And what70 calling do these curious conditions demand of us? After all, we undertook this exploration not for the purpose of unprofitable critique but in order to learn to understand what this time requires of us. Were this not the case, fairness would require that over against these objections we would point also to the many important benefits that favor the flowering of American theology, whereas we can now limit ourselves to a quick enumeration. It will be sufficient to mention them to convince you that here, as always, conditions have their bright as well as their shadow side. Do we not live in a country where the relationship between Church and State is virtually to conform to the ideal that hearts that thirsted for the freedom of God's church have imagined through all ages? And behold, this glorious freedom has fallen into our lap as a peaceful gift from heaven without a drop of blood having been spilt. To be sure, the earliest history of these regions has its blemishes, it has not always been the pure expression of the spirit of ecclesiastical freedom that should have ruled according to her founding principles.71 Specifically our Presbyterian Reformed brethren have in the colonial era had to endure persecution and interference for the sake of their faith from the side of Congregationalists and Episcopalians. But we who came later, and found the seed of freedom having grown up into a proud tree, have been able to settle ourselves freely in its branches, and neverit must be acknowledged with thanksgiving to Godnever has anywhere in the world greater freedom been enjoyed to serve God in accordance with his Word than in these regions. The "sphere sovereignty" after which our forefathers strove, but whose day they did not see, God has created here as a miracle, and we have been allowed to rejoice in its blessings. Here for the first time did theology find the opportunity to go its own way, without being forced, through interference from the state, into a matrix different from that which fit the law of her own life. Here the state is ordered in such a way that it is very careful not to bring moral and spiritual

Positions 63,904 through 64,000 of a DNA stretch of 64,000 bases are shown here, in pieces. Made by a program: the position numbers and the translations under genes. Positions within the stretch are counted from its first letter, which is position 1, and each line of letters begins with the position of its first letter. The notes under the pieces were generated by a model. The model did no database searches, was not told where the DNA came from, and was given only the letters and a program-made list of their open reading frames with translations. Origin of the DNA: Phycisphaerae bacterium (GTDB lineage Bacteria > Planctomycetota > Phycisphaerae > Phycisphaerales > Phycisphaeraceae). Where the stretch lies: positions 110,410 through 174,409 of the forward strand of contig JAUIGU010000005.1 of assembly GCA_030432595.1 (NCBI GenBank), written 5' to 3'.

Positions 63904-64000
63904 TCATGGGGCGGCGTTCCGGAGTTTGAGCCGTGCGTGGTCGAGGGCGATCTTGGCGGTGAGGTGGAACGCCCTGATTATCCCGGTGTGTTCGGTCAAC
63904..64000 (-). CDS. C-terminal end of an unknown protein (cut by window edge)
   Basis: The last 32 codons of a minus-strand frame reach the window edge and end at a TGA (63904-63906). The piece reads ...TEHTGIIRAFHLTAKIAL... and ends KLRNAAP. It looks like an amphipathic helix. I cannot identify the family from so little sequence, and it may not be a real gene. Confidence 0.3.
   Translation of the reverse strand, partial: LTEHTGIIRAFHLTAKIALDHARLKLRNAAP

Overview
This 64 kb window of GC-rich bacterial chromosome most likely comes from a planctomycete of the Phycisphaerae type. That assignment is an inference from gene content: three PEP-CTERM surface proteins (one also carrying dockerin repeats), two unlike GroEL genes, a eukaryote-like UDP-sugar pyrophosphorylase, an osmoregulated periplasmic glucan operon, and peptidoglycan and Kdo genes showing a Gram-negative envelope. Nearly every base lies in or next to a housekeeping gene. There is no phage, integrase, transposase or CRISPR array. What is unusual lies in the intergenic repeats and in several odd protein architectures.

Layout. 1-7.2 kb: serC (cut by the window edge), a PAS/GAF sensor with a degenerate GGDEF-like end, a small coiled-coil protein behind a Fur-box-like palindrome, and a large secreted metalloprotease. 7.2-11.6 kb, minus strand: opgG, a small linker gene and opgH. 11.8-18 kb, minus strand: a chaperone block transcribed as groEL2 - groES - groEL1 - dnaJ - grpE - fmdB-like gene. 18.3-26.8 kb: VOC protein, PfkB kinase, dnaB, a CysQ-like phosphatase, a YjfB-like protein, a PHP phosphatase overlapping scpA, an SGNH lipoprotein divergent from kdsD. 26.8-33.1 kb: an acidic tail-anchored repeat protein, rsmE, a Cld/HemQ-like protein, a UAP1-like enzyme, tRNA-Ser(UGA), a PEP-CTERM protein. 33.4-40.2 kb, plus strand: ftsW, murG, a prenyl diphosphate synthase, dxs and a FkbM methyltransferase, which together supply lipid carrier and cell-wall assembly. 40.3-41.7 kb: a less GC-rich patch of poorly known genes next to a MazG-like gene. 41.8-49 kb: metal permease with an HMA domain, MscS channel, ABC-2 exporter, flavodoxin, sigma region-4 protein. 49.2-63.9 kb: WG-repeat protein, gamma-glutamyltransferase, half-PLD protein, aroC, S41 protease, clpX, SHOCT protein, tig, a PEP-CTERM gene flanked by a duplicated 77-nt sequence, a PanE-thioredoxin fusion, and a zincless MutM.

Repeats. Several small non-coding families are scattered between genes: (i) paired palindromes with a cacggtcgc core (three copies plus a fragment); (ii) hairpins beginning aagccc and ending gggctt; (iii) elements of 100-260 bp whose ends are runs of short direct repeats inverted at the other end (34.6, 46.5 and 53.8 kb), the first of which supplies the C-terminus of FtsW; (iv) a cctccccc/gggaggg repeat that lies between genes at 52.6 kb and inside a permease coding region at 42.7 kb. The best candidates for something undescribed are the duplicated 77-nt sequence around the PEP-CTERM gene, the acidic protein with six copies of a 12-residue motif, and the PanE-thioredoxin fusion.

71 founding principles: uitgangen.
73 "in this country," lit. "with us."
74 het oudste historische bestaan.
When external dangers [/difficulties/] threaten [/impede/] the development of an organism, there are two possible avenues along which we can arrive at an improvement of such an evil. The first is that we remove the harmful influences themselves, in other words, that we change the environment. Since, however, the influences and factors of which we speak here lie far beyond our reach or governance, the second avenue will probably be the only one that remains [open] to us. This avenue consist herein that we seek to strengthen the organism, and to develop its threatened functions, in such a way that they naturally expel the harmful matter and transcend the danger in a healthy flourishing of their own life force.